Failure to index social sector expenditure to inflation has led to the even greater marginalisation of vulnerable people. India’s cumulative inflation rate from 2007 to 2023 is 193.19% with the average annual inflation rate of 6.95%. This means that ₹200 in 2007 would have become ₹586.38 in 2023 if indexed. In 2016, hundreds of social security pensioners on dharna wrote to Members of Parliament and cabinet Ministers above the age of 60, offering them a day’s pension with the request that they try and live for just one day with the sum of ₹7. The Congress party’s Jairam Ramesh, even when he was Rural Development Minister, had publicly described this sum as a “cruel joke”. It is notable that just the annual increase in dearness allowance and dearness relief for about one crore central government employees and pensioners costs the exchequer approximately ₹12,000 crore — roughly 30% more than the total expenditure on social security pensions.

It is not just the amount, but also the numbers receiving pensions that is of importance. Central assistance to States/Union Territories under NSAP is determined based on the BPL population of the State. For calculating the estimated number of beneficiaries under each scheme for each State, the central government relies on the population figures of Census 2001. Additionally, the stringent criteria of providing disability pensions only to those with a disability level of 80% or more, has excluded lakhs of the disabled even within the obsolete BPL category.

In 2013, the Rajasthan government changed its eligibility criteria to expand the coverage of pensioners by making economically vulnerable women above 55, and men above 58 eligible for old-age pension. It also permitted widows with adult children to receive a widow pension, and included anyone with more than 40% disability to receive a disability pension. As a result, the number of social security pensioners in the State grew from 14 lakh to 58 lakh. Today, this figure has crossed 90 lakh, all of whom will come under the cover of the proposed law.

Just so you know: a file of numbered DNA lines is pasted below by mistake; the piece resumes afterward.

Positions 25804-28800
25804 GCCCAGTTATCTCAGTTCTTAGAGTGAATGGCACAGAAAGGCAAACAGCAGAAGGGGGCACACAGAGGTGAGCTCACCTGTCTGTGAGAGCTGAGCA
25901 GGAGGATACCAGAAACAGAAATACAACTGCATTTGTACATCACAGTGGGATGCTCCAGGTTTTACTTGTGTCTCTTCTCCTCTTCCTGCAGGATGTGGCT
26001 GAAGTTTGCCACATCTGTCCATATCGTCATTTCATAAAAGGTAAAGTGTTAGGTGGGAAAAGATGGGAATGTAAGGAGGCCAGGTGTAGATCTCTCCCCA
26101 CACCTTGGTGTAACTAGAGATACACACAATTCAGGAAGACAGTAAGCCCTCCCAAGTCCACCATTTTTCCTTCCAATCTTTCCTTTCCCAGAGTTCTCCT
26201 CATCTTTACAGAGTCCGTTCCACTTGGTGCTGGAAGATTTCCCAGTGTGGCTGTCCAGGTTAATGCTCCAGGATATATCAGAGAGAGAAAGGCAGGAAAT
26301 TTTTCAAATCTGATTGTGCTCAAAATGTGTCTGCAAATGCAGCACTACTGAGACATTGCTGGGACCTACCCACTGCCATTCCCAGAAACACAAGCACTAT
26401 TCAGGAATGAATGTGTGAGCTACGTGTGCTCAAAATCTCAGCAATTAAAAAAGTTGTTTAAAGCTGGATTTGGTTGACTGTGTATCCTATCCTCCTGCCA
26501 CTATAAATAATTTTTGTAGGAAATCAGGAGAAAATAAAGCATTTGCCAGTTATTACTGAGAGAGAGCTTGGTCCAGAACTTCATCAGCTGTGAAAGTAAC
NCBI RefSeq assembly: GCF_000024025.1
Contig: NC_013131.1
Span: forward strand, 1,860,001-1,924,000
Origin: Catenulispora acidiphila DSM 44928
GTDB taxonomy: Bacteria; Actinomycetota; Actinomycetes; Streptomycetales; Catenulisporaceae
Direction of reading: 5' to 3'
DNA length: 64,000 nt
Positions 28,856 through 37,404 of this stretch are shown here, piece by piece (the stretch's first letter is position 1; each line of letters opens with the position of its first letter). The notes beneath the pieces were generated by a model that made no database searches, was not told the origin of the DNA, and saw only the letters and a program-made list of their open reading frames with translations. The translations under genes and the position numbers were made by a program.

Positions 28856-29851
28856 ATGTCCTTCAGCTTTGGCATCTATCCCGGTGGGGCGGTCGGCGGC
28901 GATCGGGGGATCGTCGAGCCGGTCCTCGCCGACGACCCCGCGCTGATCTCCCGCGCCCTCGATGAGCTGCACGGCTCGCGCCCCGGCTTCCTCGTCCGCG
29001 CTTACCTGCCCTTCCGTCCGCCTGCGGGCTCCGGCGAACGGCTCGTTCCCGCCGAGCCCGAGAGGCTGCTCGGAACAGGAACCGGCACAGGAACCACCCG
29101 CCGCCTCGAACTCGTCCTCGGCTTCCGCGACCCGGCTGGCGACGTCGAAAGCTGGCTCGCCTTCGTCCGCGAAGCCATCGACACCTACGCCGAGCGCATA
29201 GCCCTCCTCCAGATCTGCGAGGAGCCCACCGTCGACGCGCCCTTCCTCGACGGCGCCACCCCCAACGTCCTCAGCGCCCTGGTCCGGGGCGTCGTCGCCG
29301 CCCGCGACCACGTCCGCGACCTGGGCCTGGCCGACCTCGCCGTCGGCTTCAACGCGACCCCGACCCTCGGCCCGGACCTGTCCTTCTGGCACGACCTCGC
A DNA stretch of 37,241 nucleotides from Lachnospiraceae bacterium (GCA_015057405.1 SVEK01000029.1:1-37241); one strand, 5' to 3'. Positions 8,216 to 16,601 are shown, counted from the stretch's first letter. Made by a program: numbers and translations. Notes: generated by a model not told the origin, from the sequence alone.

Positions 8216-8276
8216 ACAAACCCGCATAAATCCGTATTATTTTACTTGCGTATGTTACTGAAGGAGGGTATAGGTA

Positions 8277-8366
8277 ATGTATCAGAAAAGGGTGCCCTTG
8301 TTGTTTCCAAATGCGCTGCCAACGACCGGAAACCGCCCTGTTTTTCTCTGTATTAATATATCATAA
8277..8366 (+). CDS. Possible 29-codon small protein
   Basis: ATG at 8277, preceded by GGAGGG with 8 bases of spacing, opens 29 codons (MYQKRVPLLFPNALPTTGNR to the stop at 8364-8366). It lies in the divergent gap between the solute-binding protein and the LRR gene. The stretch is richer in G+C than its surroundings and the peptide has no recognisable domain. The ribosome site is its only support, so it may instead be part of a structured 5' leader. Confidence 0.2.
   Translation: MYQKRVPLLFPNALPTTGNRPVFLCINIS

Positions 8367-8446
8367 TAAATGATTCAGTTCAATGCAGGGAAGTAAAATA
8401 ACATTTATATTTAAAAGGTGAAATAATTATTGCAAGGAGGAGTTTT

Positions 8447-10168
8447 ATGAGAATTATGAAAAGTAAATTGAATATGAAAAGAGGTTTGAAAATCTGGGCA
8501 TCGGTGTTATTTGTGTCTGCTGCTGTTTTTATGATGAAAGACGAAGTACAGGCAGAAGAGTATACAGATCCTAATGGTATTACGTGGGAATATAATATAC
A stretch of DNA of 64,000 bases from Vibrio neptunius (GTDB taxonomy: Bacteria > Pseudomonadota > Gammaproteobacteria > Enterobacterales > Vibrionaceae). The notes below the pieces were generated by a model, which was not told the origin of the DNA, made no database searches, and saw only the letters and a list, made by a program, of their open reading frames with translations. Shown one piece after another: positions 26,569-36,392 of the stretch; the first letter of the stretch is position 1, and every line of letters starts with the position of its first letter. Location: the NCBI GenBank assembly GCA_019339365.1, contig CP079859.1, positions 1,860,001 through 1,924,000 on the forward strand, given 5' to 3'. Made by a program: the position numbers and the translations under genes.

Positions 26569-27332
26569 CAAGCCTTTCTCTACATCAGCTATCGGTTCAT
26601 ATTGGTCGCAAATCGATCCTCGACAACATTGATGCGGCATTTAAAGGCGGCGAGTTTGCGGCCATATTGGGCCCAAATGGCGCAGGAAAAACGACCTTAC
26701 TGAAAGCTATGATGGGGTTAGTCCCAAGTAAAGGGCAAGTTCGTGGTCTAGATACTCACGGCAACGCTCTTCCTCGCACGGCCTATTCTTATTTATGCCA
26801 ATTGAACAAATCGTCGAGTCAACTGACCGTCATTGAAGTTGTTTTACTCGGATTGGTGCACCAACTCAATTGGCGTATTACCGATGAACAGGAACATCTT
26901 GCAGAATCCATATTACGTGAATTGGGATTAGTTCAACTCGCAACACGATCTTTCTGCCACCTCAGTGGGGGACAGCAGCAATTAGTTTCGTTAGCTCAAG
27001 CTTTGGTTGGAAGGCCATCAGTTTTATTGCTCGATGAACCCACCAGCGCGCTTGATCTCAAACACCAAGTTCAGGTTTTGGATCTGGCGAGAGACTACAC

Ensure minimum conditions and dignity

Other States, and even the Government of India should follow the example of Rajasthan and take the necessary steps to change their existing schemes into an Act that provides more credible entitlements, strengthens accountability, and offers the same legal protection as other welfare laws. The Central government must recognise that pension is a right for work done by unorganised sector workers, who are contributing seminally to the GDP and economy all their lives. People’s movements and campaigns have demanded a universal and non-contributory minimum monthly pension equal to 50% of the minimum wage that is periodically adjusted to inflation. This rights-based approach is not based on charity, but on the recognition of the right to ensure minimum conditions for workers to live their retired lives with dignity.

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The two election-year Budgets present sharp ideological differences of the parties at the Centre and in Rajasthan. Whether the Ashok Gehlot government’s measures will yield electoral gains, or the Narendra Modi government will pay the price at the ballot box with its cuts to social security depends on many factors beyond public welfare policies.

However, for the vulnerable working people, senior citizens and the disabled, rights-based entitlements provide a measure of dignified living which should be the objective of any democracy, regardless of the immediate electoral implications. Ultimately, it is our compassion, and commitment to meet the basic needs of our most marginalised people that will gauge us as a society, and as a nation.

Asmi Sharma is associated with the Jan Sarokar platform. Nancy Pathak is associated with the Pension Parishad campaign. Nikhil Dey is Founding Member of The Mazdoor Kisan Shakti Sangathan. The writers are all a part of the Pension Parishad campaign, a people’s movement working on the issue of social security rights and pensions.